Stop stressful pop music ‘noise’ being pumped into hospitals, campaigners demand

Campaigners have claimed  music is bad for your health and demanded proposals for the NHS to play more pop be rejected.  

The crusaders for quiet have written to Health Secretary Matt Hancock insisting no more “noise” is pumped into public areas in UK hospitals.

Peers and doctors had previously urged the Department of Health and Social Care (DHSC) to pay for blanket licencing to allow NHS trusts to play pop hits in wards and waiting rooms in a bid to boost the morale of staff and patients.

But Pipedown campaigners have urged Mr Hancock to dismiss the proposals and preserve silence in hospitals, claiming unwanted noise undermines personal freedom and raises levels of stress.

Concerns have also been raised about the welfare of old people with hearing issues who may be opposed to oppressive acoustic wallpaper.

In a letter to the minister the Pipedown Campaign for Freedom from Piped Music states:  “Music when unwanted – especially when it cannot be stopped or escaped – too often simply becomes noise. 

“And all noise damages human health, both physical and mental.  It raises blood pressure, depresses the immune system and increases the production of hormones such as cortisol. 

“The well-being of patients should surely take precedence over the interests of the music industry.”

The well-being of patients was at the heart of pleas for the Government to foot the bill for music licences, allowing NHS trusts and fitness gurus like Joe Wicks to play popular tracks without red tape or additional direct costs.

Campaigner, and signatory of a pro-pop petition to Government Dr Julia Jones previously told the Telegraph that not providing licences was daft”, adding “there is so much evidence to show the beneficial effects of music on the brain, and we’re denying that to healthcare professionals.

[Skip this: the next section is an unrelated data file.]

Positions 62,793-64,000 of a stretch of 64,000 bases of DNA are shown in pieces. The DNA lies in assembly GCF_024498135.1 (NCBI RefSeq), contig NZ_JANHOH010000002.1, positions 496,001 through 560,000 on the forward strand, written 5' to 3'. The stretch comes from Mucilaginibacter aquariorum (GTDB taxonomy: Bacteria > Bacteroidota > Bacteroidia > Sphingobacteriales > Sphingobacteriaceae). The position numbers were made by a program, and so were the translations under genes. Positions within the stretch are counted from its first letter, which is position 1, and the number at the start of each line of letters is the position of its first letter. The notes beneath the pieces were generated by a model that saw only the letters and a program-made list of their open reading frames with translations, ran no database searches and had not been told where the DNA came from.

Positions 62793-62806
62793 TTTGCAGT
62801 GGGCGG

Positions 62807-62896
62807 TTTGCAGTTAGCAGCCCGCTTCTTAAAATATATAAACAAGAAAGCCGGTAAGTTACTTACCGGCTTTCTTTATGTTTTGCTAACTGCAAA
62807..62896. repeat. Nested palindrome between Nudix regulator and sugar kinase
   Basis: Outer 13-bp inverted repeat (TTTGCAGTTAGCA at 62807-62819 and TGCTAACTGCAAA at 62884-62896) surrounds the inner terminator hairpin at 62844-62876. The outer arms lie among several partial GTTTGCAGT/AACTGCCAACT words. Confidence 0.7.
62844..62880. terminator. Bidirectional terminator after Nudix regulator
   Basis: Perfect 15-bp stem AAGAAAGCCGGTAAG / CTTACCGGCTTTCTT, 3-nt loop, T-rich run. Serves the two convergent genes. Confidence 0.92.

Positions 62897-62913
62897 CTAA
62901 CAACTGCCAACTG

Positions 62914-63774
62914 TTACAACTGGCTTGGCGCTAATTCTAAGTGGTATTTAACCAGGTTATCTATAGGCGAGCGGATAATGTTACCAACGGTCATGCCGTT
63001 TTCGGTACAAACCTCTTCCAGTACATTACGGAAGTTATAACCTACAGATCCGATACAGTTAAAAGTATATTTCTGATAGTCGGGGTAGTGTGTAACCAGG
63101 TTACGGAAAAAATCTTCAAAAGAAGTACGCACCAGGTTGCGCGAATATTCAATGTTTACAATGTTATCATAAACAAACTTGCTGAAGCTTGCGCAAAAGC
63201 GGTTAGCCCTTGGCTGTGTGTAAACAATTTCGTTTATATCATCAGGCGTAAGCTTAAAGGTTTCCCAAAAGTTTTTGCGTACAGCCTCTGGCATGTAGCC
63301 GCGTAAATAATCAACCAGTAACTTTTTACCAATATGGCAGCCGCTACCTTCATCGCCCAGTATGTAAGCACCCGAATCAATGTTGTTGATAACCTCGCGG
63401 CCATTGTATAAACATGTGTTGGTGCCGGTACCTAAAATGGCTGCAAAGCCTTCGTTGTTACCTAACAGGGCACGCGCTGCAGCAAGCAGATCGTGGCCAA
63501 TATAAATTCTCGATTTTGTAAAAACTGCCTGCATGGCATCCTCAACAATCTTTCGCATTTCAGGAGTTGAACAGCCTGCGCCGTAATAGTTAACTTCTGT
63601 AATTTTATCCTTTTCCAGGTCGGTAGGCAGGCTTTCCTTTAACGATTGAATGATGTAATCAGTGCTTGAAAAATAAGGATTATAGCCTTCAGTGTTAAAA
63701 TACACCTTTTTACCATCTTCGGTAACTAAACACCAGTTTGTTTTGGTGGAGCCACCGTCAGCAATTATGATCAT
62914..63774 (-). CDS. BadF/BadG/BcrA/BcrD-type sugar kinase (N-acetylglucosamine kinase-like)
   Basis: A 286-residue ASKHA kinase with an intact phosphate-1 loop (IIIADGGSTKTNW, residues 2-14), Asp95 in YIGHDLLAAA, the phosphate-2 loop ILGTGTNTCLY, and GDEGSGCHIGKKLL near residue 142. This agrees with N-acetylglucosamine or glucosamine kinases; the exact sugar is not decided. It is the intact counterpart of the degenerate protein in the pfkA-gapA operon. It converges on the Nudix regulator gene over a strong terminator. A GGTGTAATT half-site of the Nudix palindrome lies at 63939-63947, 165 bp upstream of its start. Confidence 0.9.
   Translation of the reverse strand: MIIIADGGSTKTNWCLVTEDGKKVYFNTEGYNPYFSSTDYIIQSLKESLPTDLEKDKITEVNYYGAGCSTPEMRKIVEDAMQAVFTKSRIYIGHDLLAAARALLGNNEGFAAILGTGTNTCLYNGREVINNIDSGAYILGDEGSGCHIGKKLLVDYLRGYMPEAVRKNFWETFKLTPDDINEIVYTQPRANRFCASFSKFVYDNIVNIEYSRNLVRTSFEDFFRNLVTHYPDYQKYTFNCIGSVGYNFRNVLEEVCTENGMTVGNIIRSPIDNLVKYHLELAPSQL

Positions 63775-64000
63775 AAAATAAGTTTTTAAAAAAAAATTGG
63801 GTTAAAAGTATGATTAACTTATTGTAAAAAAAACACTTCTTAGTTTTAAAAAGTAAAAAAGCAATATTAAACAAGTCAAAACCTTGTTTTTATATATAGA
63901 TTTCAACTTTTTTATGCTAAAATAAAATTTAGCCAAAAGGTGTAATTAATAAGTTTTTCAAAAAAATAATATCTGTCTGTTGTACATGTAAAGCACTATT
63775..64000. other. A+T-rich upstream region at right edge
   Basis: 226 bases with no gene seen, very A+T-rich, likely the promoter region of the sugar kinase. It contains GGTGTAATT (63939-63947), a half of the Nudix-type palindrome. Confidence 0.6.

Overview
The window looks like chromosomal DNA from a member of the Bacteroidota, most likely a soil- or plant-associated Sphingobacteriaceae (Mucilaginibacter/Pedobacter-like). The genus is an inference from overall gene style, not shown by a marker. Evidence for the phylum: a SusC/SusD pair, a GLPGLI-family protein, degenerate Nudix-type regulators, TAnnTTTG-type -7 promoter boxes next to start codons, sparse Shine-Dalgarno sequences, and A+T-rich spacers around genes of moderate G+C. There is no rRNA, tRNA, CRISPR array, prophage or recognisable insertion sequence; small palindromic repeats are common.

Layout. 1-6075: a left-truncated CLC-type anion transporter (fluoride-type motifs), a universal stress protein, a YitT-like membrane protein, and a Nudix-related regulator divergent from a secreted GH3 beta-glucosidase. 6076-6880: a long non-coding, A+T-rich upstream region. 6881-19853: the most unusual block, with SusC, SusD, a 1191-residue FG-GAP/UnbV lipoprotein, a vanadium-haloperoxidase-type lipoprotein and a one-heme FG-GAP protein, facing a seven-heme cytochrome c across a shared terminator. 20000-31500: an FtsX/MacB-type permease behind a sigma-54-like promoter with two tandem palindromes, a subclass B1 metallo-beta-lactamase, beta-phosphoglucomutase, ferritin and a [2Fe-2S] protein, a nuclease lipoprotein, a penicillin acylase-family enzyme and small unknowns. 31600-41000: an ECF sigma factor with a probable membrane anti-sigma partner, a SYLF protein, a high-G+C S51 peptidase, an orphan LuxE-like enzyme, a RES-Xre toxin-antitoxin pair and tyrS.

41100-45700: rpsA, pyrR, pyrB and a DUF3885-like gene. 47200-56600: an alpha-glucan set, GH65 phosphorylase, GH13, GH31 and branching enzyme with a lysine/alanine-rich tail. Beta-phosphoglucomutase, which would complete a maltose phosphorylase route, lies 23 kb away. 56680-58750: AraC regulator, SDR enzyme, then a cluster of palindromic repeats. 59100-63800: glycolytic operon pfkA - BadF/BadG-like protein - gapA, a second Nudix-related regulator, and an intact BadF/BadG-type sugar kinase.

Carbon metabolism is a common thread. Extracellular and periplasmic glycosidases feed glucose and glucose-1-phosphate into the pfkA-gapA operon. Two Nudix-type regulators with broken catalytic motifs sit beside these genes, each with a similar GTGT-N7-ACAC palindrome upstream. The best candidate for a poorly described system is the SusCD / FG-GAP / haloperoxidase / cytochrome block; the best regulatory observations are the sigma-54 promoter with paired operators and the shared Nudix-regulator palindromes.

Pipedown campaigners led by Nigel Rodgers have countered the claims, arguing that unwelcome and unchosen music is nothing more than noise that serves to irritate and ultimately stress those forced to listen to it

Mr Rodgers is pushing for sympathetic MPs to draft an early day motion on the problem of piping music into public spaces, and has warned Mr Hancock of the potential pitfalls of background sound.

The author and campaigner told the Telegraph that: “Patients in hospitals generally need quiet to recuperate almost as much as they need hospitals free of dirt and infection.  “As  Florence Nightingale long ago pointed out, ‘unnecessary noise is the most cruel abuse of care which can be inflicted on either the sick or the well.’”

Mr Rodgers said it could be cruel to play the latest chart hits for deeply uninterested patients who may be “immobilised in bed and unable to move away from the noise”, and suggested that older people more prone to hearing problems would be particularly affected by unwanted background music.

Supporters of music in hospitals have argued that different licensing tariffs for wards, waiting rooms and staff rooms, and individual arrangement for each NHS trust, make providing tracks a bureaucratic and expensive task.

Pipedown and  UK Noise Association campaigners are asking Mr Hancock to reject plans to centralise the obtaining of playing rights with the DHSC, and not to pay for a blanket licence for pop hits.

They claim that freedom from noise is a right, and listening to music or not should be a matter of a patient’s personal choice 

The letter to Mr Hancock also warns that: “Hospitals tend to be noisy places anyway, as is being increasingly recognised. There is no need to make them even noisier.”

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